Platooning From A Position of Strength

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I was watching MLB Network this morning as they did a replay of yesterday’s episode of ‘MLB Now’ with Brian Kenny. Dick Scott, the Mets new bench coach, was on the phone. The questions were about prospects and was there anyone he considered able to assist the major league team this season.

The former Director of Player Development made a great point. While farmhands like Matt Reynolds and Dilson Herrera might be called up this season, someone like Amed Rosario or Gavin Cecchini could get a September callup and Dominic Smith is a year or two away…there’s just no room in Queens.

This is the first time I can remember when the Amazin’s head into Port St. Lucie with just about everything already locked up. There are no position battles on the horizon and the only true question is who will support Jeurys Familia, Jerry Blevins, Addison Reed and Antonio Bastardo in the bullpen.

But even as I write that, I realize that there’s maybe two spots available between Hansel Robles, Josh Smoker, Dario Alvarez and Rafael Montero. And that’s not mentioning the fact that roster spots will eventually be needed for Zack Wheeler, Jenrry Mejia and Josh Edgin.

Face it Mets fans, we’re rooting for a team with a plethora of major league talent and with more quality position pieces on the horizon.

It’s a roster that’s been assembled to get the best for what’s been paid for it. I’ve willingly altered my opinion on Juan Lagares and his role, accepting that the former Gold Glover will be an exceptional 4th OF in a platoon with Yoenis Cesdepes. But it’s not really a platoon with our big-ticket big bat.

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The platoon is really with Michael Conforto since he’s projected to sit against LHP, moving Cespedes to his natural position in LF. According to August Fagerstrom’s recent article on FanGraphs, the duo of Lagares and Conforto is the fifth most promising projected platoon.

With Conforto playing 2/3 of the time against righties and Lagares the other 1/3 against lefties, they combine to project a WAR of 2.9, a Defensive Runs Above Average (Def) of 2.0 and a weighted runs created plus (wRC+) of 107, or seven points above league average.

Now while that 107 is one point less than what Gerardo Parra put up last year, his WAR was a 0.4 and his Def was -22.1. It’s equal to the Braves’ Nick Markakis and while his WAR was 1.6, his Def was -10.8. Long story short, the Mets are getting a better than average outfield with good defense to boot.

Of course, if you read what Sandy Alderson said yesterday on this subject, nothing is written in stone yet on the outfield alignment and both Conforto and Lagares can shift to right field, rendering Curtis Granderson as the one who shifts to the bench against LHP and not the kid. It’s a good problem to have.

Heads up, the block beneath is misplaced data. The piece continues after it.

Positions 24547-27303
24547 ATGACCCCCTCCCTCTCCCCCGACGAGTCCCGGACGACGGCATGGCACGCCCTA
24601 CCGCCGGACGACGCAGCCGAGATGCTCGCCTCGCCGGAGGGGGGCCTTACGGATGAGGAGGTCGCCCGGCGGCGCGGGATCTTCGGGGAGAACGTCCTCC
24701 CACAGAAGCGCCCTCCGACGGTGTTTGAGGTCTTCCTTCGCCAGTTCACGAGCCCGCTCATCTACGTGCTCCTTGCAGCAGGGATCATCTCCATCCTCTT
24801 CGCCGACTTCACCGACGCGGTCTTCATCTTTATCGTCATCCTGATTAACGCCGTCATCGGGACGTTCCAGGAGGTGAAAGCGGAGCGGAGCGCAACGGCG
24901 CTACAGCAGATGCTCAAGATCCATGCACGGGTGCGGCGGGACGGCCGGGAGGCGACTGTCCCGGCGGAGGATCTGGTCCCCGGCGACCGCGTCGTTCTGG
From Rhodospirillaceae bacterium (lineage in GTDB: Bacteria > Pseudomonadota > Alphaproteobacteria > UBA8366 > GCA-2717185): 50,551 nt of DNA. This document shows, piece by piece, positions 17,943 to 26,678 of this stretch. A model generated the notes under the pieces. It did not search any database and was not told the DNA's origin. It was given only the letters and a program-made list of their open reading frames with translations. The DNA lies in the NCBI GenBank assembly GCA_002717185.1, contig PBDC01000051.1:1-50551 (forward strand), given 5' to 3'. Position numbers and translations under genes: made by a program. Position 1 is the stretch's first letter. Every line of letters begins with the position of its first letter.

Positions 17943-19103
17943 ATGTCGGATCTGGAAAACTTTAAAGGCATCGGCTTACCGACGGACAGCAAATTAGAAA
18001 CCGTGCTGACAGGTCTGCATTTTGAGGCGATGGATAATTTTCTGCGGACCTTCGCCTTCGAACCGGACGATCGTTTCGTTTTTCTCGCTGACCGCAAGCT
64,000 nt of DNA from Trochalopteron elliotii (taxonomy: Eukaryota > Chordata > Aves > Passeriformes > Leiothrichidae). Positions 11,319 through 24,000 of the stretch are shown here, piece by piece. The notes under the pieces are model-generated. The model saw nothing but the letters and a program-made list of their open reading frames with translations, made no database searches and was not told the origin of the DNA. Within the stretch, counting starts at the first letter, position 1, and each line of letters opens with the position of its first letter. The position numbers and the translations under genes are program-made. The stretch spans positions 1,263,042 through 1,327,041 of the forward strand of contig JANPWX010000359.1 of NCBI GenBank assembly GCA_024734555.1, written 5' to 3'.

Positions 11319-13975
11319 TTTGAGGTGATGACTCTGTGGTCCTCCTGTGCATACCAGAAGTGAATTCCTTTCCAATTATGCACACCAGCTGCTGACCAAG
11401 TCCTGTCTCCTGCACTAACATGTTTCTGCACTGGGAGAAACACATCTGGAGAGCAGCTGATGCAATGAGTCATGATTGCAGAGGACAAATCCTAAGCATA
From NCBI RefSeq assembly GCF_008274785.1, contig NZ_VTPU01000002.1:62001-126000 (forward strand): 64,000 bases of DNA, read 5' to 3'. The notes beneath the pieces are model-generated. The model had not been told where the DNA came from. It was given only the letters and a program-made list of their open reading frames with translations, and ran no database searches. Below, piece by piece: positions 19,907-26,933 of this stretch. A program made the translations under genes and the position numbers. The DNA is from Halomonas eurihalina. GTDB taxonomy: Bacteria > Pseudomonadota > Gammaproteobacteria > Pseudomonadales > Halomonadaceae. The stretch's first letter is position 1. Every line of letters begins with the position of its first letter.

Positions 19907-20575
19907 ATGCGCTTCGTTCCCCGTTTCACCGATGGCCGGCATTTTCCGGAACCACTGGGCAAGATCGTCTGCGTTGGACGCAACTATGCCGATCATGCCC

But like I said, they were the fifth best projected platoon. Want to guess which pair was No. 1?

Here’s a hint – One is a Pittsburgh native, the other proved last year that he lives and cries for the Orange and Blue.

The newly-acquired Neil Walker and Wilmer Flores are likely to share at-bats at second base this year since according to Fagersrom, Walker “has been 40% better against righties (123 wRC+) than lefties (83) throughout his career”. Between his plummet last year to a 58 wRC+ against LHP and Flores’ .310 batting average and .955 OPS against southpaws, it makes sense we’ll see Wilmer when Walker sits.

Whether Wilmer is playing second at the time is a different matter. He’s going to be asked to play the entire infield and against LHP, Terry Collins might want to sit Lucas Duda since Ruben Tejada has a better glove up the middle.

And while David Wright has a career .340 average with a 1.005 OPS against lefties, he’s going to sit at times in 2016. So Flores at third, Duda at 1st, Cabrera and Tejada up the middle? And I’ve failed to mention if Dilson Herrera comes north with the team. A .400 hitter in 115 ABs against LHP at Las Vegas, maybe he starts at 2nd?

These are the types of problems Collins will have to deal with. Problems from a position of strength, where the wrong answer may only go 1-for-3 instead of 2-for-3. That’s the kind of season we’re optimistically in store for and I can’t wait.


About Martin Kester 37 Articles
Since hanging from a street sign to watch the 1986 ticker tape parade, I've enjoyed the Mets from a distance. Growing up, they were across the GW with Bob Murphy's voice bringing them close. I'm in enemy territory in Atlanta, but now I'm protected by Norman Seebrook and Howie Rose.